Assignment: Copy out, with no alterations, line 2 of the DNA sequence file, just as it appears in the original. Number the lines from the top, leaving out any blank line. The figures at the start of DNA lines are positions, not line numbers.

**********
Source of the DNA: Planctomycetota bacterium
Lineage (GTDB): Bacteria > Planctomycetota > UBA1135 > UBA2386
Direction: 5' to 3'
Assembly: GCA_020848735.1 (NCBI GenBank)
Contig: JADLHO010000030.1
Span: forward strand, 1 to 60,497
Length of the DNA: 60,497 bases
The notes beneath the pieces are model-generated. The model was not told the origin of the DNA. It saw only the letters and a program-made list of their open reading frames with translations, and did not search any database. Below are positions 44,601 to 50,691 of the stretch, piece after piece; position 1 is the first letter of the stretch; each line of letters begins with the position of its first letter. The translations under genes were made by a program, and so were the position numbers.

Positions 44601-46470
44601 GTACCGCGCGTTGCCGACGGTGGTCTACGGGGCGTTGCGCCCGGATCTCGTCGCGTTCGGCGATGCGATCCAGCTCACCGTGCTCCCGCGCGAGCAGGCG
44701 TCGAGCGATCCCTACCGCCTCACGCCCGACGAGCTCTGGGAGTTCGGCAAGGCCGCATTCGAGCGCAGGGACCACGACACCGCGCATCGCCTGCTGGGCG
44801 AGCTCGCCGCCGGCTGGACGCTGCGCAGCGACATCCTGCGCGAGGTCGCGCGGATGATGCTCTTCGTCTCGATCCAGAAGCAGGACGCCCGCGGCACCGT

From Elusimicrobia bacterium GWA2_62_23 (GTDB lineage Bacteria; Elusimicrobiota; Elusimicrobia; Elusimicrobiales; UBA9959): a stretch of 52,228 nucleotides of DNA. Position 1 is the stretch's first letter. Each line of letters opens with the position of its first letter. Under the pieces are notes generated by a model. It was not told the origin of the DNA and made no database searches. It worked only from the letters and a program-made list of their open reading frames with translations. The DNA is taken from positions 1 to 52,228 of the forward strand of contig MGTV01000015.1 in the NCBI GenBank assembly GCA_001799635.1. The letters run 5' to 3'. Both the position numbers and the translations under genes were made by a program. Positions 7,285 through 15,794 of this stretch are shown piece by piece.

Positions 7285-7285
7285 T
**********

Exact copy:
Lineage (GTDB): Bacteria > Planctomycetota > UBA1135 > UBA2386